In a surprise recent announcement HMRC has finally settled the position on VAT treatment and DB pension schemes – and it’s good news for employers!

What did HMRC announce? 

Following:

  • years of uncertainty,
  • a number of complex cases (as reported in previous blogs here and here),
  • a change in HMRC policy;
  • a review of the effect of the change in policy; and
  • the implementation of a transitional period (extended numerous times and due to end on 31 December 2017) for employers to continue to use the old rules whilst the review took place,

HMRC finally announced that the existing rules and treatment for input tax deduction which were used by most DB employers will continue going forward. No mention was made of a need to extending the transitional period.

Why the uncertainty in the first place?

Following the PPG case[1], the Court of Justice of the European Union (CJEU) decided that employers could deduct VAT on services relating to the administration of pensions and the investment management of the pension scheme’s assets.  This prompted a change in HMRC’s policy to cease to apply a blanket exclusion on the recovery, by employers, of VAT on investment management services pending completion of their review.

What does HMRC’s decision mean?

The pre PPG rules will now remain in place. These rules allowed employers to deduct VAT incurred in relation to the general administration costs of an occupational pension scheme. This was because these costs were considered to be overheads of the employer and had an immediate and direct link to the employer’s business activities.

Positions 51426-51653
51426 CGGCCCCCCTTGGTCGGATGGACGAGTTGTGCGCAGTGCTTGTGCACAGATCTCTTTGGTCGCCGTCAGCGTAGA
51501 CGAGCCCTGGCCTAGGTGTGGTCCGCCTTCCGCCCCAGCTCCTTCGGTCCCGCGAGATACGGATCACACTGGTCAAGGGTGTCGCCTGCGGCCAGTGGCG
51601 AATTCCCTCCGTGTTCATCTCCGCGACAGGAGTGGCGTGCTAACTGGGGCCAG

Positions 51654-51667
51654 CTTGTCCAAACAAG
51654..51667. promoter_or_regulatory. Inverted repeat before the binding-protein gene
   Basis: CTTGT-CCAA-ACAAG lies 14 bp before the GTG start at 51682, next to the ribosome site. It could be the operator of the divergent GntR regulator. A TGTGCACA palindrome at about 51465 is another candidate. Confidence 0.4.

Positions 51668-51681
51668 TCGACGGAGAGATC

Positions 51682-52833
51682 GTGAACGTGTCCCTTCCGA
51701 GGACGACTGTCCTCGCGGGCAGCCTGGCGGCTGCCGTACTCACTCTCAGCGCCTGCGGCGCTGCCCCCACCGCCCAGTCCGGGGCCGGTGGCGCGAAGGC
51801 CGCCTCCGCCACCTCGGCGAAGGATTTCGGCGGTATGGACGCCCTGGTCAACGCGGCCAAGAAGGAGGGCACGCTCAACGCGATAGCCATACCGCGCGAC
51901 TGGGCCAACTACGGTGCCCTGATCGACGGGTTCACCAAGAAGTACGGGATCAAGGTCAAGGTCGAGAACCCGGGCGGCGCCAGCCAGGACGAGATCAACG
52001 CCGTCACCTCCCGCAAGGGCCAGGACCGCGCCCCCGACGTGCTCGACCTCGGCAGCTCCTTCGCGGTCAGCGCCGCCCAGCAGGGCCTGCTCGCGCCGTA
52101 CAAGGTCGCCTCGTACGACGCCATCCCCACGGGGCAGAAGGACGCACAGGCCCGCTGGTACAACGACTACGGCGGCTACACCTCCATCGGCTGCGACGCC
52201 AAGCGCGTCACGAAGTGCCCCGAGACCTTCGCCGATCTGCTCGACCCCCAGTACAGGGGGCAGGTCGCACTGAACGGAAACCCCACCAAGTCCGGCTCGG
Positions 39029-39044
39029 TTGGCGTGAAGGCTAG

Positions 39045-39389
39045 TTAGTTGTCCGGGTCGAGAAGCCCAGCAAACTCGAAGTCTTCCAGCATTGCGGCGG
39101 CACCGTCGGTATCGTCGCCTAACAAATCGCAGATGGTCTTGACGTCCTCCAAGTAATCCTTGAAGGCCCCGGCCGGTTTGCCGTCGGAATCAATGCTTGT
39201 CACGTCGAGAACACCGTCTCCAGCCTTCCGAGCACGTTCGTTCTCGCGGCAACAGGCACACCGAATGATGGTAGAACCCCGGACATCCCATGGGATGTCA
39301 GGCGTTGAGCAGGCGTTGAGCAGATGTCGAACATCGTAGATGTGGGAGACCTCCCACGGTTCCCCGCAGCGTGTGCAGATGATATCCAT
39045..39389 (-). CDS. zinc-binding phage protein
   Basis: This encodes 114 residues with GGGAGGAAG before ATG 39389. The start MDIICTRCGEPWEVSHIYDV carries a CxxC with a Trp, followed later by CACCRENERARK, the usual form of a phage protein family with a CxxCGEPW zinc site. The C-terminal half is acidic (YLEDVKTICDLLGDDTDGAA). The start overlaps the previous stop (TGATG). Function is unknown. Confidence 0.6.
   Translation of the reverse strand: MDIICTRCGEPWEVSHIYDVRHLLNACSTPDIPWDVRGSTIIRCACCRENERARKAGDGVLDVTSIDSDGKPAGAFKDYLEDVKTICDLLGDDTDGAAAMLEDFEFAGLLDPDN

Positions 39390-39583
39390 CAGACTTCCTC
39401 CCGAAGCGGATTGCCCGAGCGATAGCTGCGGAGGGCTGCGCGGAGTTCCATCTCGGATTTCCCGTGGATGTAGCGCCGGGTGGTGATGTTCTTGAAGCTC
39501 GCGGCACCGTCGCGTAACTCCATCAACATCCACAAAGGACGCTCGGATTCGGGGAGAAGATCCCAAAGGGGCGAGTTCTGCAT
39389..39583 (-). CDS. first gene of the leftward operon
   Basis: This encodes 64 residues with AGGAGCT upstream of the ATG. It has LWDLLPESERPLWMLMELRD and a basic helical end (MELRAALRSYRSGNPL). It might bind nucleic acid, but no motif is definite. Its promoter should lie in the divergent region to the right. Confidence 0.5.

What about investment management services?

There is potentially further good news for employers with regard to treatment of investment services costs.

Previously where invoices related to both administration and investment services, HMRC operated a 70/30 rule whereby employers could treat 70% of the invoices as an investment expense and 30% as an administration expense but employers could not deduct VAT incurred in relation to investment management services.

Under HMRC’s revised guidance an employer may, in certain circumstances, be able to change to a different arrangement and be able to deduct VAT incurred both on investment and administration services.

And there’s more…

This good news for DB employers followed the less helpful HMRC announcement made last month in its Revenue & Customs Brief 3 (2017) which had determined without consultation to withdraw a VAT exemption on and from 1 January 2018 on pension fund management services provided by insurers.

HMRC’s action is likely to mean that costs for employers who pay for fund management services provided by insurers will increase by 20% unless the special investment funding vehicle (SIF) exemption, as determined in the CJEU case of ATP Pension Services (C-464/12), applies.

In conclusion

As with all things in life, the devil is in the detail.  However, on balance the majority of DB employers should be in a happier place overall as a result of the two latest HMRC announcements. We would encourage all DB employers to speak to their usual tax adviser to understand how these developments may affect them.

[1] Fiscale Eenheid PPG Holdings BV cs te Hoogezand (C-26/12) and ATP Pension Services (C-464/12).

This blog post was written by Suresh Bhatt. For further information, please contact:

Suresh Bhatt, senior associate, Pensions

T: 0161 836 7795

E: Suresh.Bhatt@gateleyplc.com


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This blog is intended only as a synopsis of certain recent developments. If any matter referred to in this blog is sought to be relied upon, further advice should be obtained.